Totalling up the stock price gainers for the third quarter, we were struck by the mix of high quality and not-so-high quality companies rewarded by investors. When, we wondered, will investors become more discriminating about the sector and, more importantly, when will stocks start sorting themselves out into tiers?

The answer to the first question is "probably never," as there will always be investors who buy on hype or shun the effort to acquire knowledge that would result in informed investments. It's also much easier for a stock to double in price from $2.50 to $5 than from $10 to $20. The illiquidity of biotech stocks also means one substantial investor moving in or out of a position can cause massive swings in price.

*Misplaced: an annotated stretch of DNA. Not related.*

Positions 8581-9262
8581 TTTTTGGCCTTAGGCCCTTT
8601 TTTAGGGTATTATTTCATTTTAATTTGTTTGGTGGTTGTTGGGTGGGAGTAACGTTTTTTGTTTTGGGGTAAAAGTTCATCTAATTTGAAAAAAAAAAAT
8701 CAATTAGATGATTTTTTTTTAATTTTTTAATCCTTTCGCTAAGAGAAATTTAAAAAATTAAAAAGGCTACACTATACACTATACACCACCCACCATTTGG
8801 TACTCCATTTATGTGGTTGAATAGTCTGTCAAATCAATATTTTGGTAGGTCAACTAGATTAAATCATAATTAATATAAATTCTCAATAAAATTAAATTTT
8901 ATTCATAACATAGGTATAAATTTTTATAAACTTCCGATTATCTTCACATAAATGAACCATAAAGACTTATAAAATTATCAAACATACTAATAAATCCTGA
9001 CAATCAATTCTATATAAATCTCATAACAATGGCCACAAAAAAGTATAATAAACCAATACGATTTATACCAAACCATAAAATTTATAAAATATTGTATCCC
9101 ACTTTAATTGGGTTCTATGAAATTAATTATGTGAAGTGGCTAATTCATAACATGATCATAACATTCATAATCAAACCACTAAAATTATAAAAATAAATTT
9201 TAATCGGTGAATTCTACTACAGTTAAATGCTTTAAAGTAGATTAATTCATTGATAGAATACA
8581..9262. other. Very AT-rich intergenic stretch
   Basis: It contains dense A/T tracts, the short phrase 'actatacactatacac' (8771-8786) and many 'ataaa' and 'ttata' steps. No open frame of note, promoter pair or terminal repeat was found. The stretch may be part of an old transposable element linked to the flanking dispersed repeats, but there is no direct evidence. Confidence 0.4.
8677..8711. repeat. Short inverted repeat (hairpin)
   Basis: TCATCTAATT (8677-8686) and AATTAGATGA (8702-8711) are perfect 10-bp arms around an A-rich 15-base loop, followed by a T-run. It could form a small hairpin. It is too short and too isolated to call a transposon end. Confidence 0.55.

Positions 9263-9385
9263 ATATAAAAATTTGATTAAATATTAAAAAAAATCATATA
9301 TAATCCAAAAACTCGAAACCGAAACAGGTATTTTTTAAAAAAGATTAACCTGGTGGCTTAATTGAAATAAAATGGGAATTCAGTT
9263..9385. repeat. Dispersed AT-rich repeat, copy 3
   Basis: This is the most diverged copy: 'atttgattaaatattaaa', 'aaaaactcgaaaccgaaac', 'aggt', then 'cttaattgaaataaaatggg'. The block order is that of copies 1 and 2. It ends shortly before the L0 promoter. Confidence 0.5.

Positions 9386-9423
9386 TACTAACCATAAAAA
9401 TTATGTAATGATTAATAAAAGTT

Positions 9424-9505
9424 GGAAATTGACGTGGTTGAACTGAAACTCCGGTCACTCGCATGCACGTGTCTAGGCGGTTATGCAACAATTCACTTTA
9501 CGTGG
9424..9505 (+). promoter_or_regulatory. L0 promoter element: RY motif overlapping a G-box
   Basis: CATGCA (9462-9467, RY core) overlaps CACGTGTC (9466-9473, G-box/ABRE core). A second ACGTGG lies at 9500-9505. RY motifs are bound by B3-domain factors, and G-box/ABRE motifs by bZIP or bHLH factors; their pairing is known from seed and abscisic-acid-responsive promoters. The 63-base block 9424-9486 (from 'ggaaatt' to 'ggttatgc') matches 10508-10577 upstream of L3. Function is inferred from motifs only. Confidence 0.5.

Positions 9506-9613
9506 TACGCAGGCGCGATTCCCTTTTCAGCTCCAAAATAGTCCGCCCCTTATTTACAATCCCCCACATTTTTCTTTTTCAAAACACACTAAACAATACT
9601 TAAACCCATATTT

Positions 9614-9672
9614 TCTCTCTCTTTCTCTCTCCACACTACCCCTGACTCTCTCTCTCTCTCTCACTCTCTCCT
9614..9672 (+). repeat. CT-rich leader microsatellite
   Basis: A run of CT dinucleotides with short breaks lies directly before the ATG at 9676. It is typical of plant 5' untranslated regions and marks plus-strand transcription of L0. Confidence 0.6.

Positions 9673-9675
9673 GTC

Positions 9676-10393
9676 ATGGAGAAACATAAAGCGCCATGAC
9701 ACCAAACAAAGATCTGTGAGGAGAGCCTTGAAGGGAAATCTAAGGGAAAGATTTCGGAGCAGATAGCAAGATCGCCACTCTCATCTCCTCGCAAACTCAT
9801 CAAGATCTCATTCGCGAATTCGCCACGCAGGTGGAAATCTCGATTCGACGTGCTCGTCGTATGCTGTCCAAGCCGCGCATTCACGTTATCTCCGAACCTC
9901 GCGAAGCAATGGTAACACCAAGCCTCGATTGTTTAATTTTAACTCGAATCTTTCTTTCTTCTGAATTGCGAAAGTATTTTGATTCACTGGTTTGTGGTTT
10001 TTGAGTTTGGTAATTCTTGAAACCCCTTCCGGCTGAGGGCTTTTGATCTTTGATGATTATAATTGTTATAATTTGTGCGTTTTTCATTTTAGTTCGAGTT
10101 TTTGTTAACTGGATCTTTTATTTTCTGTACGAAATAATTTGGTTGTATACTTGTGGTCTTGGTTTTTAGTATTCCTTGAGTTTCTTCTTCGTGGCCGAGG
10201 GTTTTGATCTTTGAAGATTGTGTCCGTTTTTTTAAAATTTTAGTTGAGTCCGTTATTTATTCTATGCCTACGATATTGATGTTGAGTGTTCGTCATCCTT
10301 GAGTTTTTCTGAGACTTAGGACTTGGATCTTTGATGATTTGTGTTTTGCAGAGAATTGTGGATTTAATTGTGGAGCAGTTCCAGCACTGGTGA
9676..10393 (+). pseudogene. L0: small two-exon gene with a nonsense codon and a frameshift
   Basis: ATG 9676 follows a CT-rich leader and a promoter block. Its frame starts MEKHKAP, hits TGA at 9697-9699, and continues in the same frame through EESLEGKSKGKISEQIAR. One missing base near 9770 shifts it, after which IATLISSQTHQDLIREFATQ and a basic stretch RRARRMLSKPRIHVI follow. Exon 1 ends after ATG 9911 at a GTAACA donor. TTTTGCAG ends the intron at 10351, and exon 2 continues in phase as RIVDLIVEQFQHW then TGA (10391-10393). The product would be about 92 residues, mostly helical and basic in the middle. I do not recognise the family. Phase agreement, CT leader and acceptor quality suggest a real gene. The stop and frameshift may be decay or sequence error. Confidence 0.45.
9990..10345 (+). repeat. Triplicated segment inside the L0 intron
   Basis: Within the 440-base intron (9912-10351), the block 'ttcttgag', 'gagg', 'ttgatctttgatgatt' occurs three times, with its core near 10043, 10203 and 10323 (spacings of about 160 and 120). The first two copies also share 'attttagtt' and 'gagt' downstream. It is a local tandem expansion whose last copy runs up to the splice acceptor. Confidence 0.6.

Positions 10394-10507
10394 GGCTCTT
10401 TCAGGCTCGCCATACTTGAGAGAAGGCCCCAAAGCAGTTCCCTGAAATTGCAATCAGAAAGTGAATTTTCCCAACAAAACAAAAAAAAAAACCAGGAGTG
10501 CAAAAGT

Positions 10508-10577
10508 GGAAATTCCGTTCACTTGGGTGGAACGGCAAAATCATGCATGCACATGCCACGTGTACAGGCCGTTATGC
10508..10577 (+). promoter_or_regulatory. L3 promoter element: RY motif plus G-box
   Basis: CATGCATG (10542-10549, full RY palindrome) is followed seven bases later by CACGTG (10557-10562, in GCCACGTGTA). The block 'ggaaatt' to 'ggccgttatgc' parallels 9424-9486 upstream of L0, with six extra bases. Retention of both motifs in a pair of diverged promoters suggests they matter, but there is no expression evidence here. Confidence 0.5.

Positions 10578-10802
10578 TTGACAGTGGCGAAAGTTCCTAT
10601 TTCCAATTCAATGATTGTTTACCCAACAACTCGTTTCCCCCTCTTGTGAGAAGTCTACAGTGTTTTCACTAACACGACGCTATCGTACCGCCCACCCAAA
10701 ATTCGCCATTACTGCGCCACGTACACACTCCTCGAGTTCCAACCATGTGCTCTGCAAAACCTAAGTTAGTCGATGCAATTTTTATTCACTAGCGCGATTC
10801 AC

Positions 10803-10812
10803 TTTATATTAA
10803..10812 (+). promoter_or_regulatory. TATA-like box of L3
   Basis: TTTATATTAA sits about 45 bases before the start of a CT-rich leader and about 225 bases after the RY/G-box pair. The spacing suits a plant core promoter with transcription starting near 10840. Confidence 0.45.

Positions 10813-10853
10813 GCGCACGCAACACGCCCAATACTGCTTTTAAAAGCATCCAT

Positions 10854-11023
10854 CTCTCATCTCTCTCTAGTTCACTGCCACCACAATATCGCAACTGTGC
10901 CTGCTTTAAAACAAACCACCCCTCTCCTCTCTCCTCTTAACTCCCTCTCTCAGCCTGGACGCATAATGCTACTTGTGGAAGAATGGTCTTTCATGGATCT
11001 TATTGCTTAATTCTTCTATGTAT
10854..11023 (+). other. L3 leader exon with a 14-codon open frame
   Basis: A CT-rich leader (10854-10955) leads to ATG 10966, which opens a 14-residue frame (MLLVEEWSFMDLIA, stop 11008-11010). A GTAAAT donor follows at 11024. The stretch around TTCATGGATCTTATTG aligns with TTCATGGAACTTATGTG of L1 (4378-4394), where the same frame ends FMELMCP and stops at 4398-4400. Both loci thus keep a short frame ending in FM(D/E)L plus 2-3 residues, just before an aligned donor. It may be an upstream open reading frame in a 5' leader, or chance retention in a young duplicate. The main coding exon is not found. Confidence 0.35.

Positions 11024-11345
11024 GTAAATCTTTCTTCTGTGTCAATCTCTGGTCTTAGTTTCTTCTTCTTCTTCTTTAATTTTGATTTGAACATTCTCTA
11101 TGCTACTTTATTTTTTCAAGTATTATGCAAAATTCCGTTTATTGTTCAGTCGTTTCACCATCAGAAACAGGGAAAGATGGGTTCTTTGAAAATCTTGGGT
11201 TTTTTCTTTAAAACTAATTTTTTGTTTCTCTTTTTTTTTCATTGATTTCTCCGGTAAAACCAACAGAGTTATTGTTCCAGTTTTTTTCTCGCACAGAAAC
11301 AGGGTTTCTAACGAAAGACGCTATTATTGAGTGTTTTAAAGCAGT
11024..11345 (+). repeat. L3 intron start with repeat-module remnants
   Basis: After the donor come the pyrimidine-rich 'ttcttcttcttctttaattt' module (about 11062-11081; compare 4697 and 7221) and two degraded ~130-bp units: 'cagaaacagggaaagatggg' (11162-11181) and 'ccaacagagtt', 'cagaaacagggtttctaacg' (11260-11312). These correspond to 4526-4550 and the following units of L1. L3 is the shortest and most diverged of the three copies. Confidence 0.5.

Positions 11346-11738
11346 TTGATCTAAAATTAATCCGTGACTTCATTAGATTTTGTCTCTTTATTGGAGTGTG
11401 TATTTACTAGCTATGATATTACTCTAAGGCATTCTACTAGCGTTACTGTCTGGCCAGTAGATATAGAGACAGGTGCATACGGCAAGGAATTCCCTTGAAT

But the more fundamental issue is tiering. A handful of companies boast market capitalizations of $800 million-plus, while everyone else has been squashed down under $300 million.

While there's always talk of stratification, if anything stocks probably have "un-tiered" over the past year. Product failures dragged down some early front-runners, while the market pushed down all stocks indiscriminately in the wake of those failures and in reaction to the talk of health care reform.

Too early

To those market reactions, we